- Trinity Health said negative investment returns were the primary reason behind its net loss of $1.4 billion in the fiscal year ended June 30, compared to $3.9 billion in profit during the prior year.
- A rise in contract labor costs to "unprecedented levels" and reduction in federal relief funding contributed to an operating loss of $206.3 million with a negative 1% margin in 2022, compared to operating income of $657.6 million and a 3.3% margin the year before, Trinity said.
- Targeted efforts to reduce its contract labor costs helped mitigate operating losses in the fourth quarter, the Livonia, Michigan-based healthcare system said, with June costs down 60% from the peak reached in March.
Trinity CEO Michael Slubowski warned last month that hospitals are “sending up a distress flare" about their ability to provide care while facing severe healthcare worker shortages.
Trinity's 92-hospital system had 3,900 openings for registered nurses and a 14% vacancy rate for critical support staff, the CEO said on a call last month with the American Hospital Association. The labor shortages were causing delays in care at its hospitals.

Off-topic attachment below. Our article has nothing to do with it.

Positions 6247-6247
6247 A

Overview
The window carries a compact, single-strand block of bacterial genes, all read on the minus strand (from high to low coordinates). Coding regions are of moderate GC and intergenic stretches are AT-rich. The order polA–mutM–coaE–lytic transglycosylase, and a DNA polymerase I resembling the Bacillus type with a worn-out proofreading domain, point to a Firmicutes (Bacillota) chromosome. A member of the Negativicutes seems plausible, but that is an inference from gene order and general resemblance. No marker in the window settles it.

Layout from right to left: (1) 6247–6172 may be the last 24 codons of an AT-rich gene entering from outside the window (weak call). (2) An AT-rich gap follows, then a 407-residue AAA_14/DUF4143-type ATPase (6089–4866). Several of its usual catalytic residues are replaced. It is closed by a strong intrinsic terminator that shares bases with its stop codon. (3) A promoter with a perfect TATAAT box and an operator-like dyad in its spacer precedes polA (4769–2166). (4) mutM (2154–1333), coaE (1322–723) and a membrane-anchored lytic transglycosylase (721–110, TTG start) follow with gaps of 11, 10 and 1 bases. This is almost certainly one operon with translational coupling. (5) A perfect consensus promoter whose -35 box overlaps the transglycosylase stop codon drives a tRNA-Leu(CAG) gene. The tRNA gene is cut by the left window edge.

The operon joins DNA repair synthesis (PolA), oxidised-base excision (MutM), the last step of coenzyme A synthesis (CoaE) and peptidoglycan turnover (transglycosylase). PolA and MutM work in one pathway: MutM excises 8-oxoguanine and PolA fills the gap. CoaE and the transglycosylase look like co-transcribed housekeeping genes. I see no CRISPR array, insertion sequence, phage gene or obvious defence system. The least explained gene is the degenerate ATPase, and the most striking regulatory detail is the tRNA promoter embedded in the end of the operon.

In its earnings release, Trinity reported operating expenses for the fiscal year rose 4% to $20.1 billion from a year ago, driven by an 8.2% increase in labor costs.
Salaries and wages climbed 6.2% while contract labor expenses were up 123% for the year, compared to the prior period, even with the reduced expense in the fourth quarter, the healthcare system said. Decreases in insurance costs, purchased services, depreciation and amortization, and interest partially offset the higher labor costs.
Trinity posted full-year operating revenue of $19.9 billion, down $230 million from a year ago, due to the reduction in federal relief grant funding. Net patient service revenue rose 1.8%, primarily because of increased volume and payment rates. Excluding the federal relief funding, total operating revenue of $19.8 billion increased 1.3% for the fiscal year.
The hospital system said it is focused on optimizing its clinical operations, revenue growth opportunities, labor retention, recruitment and stabilization, new care delivery models, and continued cost reduction efforts to improve its financial performance in fiscal 2023.